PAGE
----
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You need less HIIT

FYI, there’s also something called HISS and SISS.

There are many benefits to be reaped via high intensity interval training from burning fat to achieving an endorphin high. But your idea of HIIT could actually be something experts call HISS. What's more, if you’re not getting some SIIT, you may be missing out.

“Essentially, one needs variety in metabolic utility,” says Michol Dalcourt, founder and director of the Institute of Motion and renowned expert in human performance. “This means that folks need to challenge different energy systems.” HIIT workouts count as one of them, but you receive greater health benefits from training and moving at a variety of intensities in your workouts and throughout your daily life. What’s more, too much HIIT could cause “biological damage,” according to Dalcourt: “High-intensity workouts make you bigger, stronger, and faster, but they also age the body quicker [by triggering certain cell signaling pathways due to the result of anaerobic metabolism].”

Here, what athletes need to know about HIIT, SIIT, HISS, and more.

SIIT and SISS More Often

Sub-maximal intensity interval training (SIIT) is a fancy label for regular movement in daily life. One way to think of it is that SIIT is really just less sitting. “Moving throughout the day is lower intensity interval work that has been shown in research to improve markers related to all-cause mortality more than any other style of training,” Dalcourt says, recommending a simple new habit to satisfy your SIIT quota for the day: For every hour you spend sitting, get up and move around for two minutes.

SISS, or sub-maximal intensity steady-state exercise, is easy cardio, like swimming or jogging at a conversational pace. This type of exercise is important to tap into cells’ ability to burn fat for fuel, and can also help to rid the body of waste products generated from higher intensity workouts.





Your HIIT workout may be a HISS workout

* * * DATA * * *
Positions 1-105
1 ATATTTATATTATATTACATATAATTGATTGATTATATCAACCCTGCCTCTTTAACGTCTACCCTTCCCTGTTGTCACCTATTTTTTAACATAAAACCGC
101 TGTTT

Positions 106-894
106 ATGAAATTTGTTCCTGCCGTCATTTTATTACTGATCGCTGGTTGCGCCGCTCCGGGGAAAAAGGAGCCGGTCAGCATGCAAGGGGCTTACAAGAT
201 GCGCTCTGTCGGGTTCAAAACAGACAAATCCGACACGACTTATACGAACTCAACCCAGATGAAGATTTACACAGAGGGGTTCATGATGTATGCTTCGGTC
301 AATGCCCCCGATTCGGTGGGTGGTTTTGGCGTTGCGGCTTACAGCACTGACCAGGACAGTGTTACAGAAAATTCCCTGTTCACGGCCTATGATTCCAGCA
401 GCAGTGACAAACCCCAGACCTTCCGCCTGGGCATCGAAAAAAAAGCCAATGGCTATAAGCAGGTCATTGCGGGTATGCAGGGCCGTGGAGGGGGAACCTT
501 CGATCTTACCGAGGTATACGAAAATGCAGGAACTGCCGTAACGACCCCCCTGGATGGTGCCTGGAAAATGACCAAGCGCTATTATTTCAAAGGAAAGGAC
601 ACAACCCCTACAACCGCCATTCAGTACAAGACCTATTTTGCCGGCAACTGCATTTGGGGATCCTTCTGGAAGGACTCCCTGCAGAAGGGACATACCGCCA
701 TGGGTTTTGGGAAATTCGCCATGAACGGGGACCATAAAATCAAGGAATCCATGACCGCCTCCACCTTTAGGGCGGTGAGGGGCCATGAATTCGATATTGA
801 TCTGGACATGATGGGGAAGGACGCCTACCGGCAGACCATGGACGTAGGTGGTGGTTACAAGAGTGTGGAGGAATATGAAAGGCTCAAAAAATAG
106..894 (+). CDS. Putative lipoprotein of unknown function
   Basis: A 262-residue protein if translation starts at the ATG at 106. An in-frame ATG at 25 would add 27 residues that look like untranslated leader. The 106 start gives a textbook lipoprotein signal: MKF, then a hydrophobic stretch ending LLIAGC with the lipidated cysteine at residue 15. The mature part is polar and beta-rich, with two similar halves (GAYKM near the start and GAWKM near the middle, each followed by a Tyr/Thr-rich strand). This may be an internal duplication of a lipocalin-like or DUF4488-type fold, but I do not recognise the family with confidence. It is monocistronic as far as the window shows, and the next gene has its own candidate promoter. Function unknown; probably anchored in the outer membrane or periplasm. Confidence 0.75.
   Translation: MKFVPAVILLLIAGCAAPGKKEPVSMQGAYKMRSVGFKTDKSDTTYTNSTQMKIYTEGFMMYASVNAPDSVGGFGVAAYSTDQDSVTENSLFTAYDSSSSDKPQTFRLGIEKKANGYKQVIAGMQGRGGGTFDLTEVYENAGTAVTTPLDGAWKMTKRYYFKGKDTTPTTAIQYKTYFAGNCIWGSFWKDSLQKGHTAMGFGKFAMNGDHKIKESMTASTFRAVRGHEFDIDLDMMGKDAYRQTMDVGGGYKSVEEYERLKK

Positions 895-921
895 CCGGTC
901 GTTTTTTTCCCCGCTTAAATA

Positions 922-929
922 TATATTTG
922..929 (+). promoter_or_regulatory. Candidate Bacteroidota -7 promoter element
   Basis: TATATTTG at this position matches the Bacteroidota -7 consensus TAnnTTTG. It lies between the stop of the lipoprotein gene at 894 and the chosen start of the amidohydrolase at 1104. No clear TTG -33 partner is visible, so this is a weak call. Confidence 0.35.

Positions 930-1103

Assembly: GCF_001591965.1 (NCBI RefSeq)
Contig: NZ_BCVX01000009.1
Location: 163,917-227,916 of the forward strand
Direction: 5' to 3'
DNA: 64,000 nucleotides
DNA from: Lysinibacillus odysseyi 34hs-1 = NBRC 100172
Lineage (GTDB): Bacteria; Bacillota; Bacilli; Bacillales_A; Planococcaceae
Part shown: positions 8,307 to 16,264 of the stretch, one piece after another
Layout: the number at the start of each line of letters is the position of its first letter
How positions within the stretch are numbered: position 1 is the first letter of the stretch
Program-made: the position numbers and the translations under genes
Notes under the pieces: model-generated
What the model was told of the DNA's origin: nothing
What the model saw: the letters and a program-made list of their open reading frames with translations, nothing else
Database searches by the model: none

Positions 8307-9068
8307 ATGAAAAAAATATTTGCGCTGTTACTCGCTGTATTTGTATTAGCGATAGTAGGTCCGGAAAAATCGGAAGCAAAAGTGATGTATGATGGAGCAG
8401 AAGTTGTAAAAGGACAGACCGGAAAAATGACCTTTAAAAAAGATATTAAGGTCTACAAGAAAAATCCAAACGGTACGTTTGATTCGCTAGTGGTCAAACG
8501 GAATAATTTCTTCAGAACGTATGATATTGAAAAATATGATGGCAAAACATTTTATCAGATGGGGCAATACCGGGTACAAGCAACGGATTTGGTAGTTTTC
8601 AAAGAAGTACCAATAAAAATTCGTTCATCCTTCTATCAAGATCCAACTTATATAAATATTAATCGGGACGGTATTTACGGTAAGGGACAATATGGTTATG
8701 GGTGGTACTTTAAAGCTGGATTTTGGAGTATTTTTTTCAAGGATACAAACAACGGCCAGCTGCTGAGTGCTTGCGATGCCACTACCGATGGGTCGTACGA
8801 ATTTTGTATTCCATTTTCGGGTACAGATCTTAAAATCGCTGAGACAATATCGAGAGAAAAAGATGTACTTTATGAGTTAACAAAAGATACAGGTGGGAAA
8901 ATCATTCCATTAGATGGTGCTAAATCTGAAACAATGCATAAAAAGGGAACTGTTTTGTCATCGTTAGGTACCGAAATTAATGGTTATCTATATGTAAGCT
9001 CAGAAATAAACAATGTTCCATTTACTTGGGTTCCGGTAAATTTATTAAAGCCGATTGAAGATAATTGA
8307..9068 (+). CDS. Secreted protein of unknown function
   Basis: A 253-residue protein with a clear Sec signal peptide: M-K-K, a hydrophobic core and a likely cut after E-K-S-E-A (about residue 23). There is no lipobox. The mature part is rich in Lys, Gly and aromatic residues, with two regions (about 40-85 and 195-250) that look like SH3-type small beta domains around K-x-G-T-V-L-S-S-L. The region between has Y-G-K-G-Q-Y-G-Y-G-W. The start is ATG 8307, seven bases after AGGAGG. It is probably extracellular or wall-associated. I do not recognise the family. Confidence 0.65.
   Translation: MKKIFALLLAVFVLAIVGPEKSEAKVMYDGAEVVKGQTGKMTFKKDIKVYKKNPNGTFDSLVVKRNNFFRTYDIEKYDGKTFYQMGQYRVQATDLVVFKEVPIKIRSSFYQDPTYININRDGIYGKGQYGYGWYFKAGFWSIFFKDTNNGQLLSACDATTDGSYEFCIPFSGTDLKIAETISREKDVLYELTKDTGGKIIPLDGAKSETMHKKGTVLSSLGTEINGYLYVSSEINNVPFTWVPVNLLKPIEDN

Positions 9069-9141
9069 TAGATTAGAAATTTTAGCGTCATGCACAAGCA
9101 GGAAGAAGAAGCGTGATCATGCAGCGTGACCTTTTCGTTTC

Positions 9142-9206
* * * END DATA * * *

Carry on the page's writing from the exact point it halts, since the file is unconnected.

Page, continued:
HISS, or high-intensity steady-state exercise, a term coined by Dalcourt and his team, is what most people call HIIT. Workouts such as Tabata or AMRAPs are HISS, because the “recovery” intervals are far too short—often just 10 to 30 seconds, if at all—for the heart rate and other physiological factors to recover from a 20- to 45-second (or longer) bout of harder exercise. Therefore, this kind of workout really yields the metabolic effect of a hard steady-state workout. Still, HISS is important because it can be used to improve aerobic capacity by taxing the energy system that uses glucose (carbs) plus oxygen for fuel.

True HIIT workouts should have two- to three-minute recovery periods so that you’re able to really push the intensity for the short bursts of work (up to 45 seconds, tops). HIIT, therefore, trains the body anaerobically—burning glucose in the absence of oxygen—for performance and power in exercise like sprinting or powerlifting.

“HISS and HIIT both have benefit if given in the right dosage,” says Dalcourt. “The trouble is that high-intensity exercise in general, encompassing both HIIT and HISS, has been over-prescribed.”

Putting it all together

Dalcourt recommends a balance: 20 to 30 percent high-intensity work that could be either HISS or HIIT, with the other 70 to 80 percent being less intense, including leisurely workouts such as swimming, biking, or yoga at a low to moderate intensity, or SISS, and general moving, or SIIT.

What, specifically, you do for your high intensity sessions has more to do with your training goals; If you’re a distance runner, you may want more HISS to improve your aerobic capacity (think quarter-mile repeats), while if you’re a powerlifter, you’ll be doing more HIIT to train your body’s ability to move large amounts of weight quickly, which requires long recovery periods.

If your aim is general fitness, the bottom line is to strive for a variety of movement in your life. And if you start to feel signs of overtraining, such as fatigue, poor sleep, and difficulty concentrating, it’s time to to cut back on the tougher stuff and allow your body to recover.